This would be the time when you'd expect people to be pulling out their flood insurance policies. But flood insurance was hard to come by. You could get fire insurance, theft insurance, car insurance, life insurance. Not flood.
National security reporter Fred Kaplan was the first to publicly link Paula Broadwell to Gen. David Petraeus in last fall's affair scandal, but that's not the topic of his new book. In fact, it's barely an addendum. Instead, Kaplan focuses in depth on counterinsurgency — a cornerstone of Petraeus' legacy.
At 72, the prince of R&B has reverted to childhood. Aaron Neville has a new album called My True Story, and it's a collection of the songs he sang growing up in the projects of New Orleans in the 1950s and '60s, back when doo-wop was king.
"I've been into every doo-wop there is," Neville says. "I think I went to the university of doo-wop-ology."
The White House said today that it would move forward with the nomination of Gen. John Allen to become NATO commander.
Allen's nomination was put on hold after he became ensnared in the extramarital affair scandal that led to the resignation of CIA Chief David Petraeus. As we reported, the Pentagon's Inspector General exonerated Allen of any wrong doing yesterday.
NPR's Tom Bowman filed this report for our Newscast unit:
And now for some reaction to that decision, we turn to Anne Coughlin. She's a professor at the University of Virginia Law School, and her research inspired a lawsuit brought by two women in the Army Reserve seeking to reverse that ban. The suit argues the ban is unconstitutional. Anne Coughlin, welcome to the program.
ANNE COUGHLIN: Thank you so much, Melissa. I'm happy to be here.
BLOCK: And first, your thoughts when you heard this decision from Secretary Panetta today.
Originally published on Fri January 25, 2013 6:32 pm
Dustin Hoffman just directed his first movie, Quartet, about a retirement home for opera singers and musicians.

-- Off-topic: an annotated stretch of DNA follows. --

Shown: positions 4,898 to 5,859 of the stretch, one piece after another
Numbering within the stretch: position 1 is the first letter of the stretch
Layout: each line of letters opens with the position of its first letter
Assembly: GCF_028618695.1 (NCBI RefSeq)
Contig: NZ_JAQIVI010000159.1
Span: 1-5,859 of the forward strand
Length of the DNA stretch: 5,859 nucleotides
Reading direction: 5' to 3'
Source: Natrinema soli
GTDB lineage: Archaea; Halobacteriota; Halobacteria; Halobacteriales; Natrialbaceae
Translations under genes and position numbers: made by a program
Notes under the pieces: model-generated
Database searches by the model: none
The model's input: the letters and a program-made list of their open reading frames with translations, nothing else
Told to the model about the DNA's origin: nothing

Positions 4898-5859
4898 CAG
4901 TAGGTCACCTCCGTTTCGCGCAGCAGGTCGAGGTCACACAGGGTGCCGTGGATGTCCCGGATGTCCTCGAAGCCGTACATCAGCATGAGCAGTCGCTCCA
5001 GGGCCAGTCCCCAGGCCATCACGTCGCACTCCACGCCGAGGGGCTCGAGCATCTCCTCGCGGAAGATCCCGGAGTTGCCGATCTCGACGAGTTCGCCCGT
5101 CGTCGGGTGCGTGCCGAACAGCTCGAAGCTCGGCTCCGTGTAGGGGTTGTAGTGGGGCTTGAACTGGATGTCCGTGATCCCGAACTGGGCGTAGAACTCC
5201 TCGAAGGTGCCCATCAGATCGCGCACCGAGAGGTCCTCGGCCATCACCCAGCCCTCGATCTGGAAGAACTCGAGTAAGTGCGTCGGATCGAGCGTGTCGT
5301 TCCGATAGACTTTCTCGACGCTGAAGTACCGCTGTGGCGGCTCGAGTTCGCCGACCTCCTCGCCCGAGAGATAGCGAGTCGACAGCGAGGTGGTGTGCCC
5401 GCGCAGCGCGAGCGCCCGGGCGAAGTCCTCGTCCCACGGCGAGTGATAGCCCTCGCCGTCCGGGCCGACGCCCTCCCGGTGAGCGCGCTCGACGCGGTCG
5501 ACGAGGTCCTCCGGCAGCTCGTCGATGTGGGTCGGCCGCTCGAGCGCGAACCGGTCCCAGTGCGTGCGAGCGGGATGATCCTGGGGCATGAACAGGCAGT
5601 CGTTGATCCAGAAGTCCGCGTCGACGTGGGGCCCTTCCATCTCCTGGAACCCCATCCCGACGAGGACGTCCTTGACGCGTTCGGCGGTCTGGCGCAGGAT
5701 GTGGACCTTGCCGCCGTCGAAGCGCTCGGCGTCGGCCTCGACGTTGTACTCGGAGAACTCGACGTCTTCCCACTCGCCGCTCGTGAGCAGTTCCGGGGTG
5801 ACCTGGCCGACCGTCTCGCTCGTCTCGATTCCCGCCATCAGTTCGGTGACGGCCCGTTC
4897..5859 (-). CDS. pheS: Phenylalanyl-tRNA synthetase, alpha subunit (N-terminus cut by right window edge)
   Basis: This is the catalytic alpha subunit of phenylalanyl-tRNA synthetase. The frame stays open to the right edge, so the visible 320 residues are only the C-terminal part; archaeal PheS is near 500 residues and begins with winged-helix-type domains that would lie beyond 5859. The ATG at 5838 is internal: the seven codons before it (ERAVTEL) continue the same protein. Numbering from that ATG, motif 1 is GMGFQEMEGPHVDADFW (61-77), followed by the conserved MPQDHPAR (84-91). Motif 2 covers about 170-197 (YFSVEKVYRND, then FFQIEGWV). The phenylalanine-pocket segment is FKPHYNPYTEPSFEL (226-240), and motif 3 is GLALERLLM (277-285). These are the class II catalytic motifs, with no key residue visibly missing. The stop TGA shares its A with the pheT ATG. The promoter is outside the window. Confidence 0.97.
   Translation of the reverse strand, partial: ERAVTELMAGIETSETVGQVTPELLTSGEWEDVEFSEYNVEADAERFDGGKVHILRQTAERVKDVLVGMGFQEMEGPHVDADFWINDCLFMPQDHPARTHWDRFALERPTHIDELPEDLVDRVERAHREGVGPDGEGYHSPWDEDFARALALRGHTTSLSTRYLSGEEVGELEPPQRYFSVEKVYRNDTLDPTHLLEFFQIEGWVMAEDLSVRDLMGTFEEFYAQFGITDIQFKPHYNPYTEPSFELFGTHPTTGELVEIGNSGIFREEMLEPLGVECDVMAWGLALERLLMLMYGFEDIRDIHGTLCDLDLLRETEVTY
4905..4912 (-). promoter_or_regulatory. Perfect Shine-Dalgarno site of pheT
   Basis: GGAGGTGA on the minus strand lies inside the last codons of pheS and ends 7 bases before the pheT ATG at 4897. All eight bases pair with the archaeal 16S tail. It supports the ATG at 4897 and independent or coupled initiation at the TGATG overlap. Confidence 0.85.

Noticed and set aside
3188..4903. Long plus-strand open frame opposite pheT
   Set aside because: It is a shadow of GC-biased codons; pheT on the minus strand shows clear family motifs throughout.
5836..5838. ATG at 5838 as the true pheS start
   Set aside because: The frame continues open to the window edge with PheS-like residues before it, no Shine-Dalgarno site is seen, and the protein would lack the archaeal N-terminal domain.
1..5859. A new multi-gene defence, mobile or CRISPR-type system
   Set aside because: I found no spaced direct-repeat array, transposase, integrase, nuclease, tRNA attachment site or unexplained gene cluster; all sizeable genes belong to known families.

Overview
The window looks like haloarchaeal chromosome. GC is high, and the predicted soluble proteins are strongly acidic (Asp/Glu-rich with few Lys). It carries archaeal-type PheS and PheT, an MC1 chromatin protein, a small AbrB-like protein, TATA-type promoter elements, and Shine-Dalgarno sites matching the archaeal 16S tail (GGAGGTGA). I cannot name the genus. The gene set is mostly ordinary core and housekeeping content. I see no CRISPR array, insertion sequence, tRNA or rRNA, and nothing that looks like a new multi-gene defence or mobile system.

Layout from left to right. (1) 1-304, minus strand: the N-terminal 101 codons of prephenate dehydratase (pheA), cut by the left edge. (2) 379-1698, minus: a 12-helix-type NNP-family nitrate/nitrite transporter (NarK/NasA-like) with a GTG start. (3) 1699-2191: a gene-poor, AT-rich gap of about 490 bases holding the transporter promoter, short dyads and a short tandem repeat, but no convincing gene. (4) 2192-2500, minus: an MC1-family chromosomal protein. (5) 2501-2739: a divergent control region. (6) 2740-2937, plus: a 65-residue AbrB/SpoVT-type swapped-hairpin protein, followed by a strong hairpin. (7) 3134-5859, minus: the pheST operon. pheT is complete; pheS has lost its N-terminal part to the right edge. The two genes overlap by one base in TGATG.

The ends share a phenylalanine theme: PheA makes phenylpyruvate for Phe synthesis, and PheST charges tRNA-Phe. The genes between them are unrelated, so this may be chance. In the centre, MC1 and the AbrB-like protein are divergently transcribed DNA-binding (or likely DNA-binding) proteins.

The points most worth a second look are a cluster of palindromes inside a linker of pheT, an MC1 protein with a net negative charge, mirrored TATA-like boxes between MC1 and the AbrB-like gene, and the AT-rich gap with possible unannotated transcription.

The actor told Fresh Air Host Terry Gross about the experience - working with an entire cast over the age of 70, and translating real-life feelings about aging onto the silver screen. He also talked about his long career in film, receiving a Kennedy Center award and all the reasons he won't hold a gun on film (anymore).
If you were dreaming of flying soon in a Boeing 787 Dreamliner, you have to wake up: Federal Aviation Administration isn't rushing its review of the grounded aircraft.
"We need to get to the bottom of the recent issues with the batteries in the 787 and ensure their safety before these aircraft can be put back in service," U.S. Transportation Secretary Ray LaHood said today at an Aero Club luncheon in Washington.
One week after Federal Aviation Administration officials grounded Boeing's newest jet, the world's entire 787 Dreamliner fleet remains parked. FAA Administrator Michael Huerta said Tuesday he couldn't speculate on when a review of the plane would be complete.
Investigators in the U.S. and Japan remain perplexed as to why batteries on two planes suffered serious failures. Now Boeing, its flagship jet and the certification process for the 787 are under intense scrutiny.
Originally published on Wed January 23, 2013 6:24 pm
Firefighters in Chicago responded to the largest fire in years last night. According to The Chicago Tribune, at one point a third of the city's firefighters were battling the blaze at a vacant warehouse.
Luckily no one was hurt, but the arctic temperatures the area is experiencing meant the firefighters faced issues like frozen hydrants.
The pictures of the action, however, are made simply stunning because of the ice.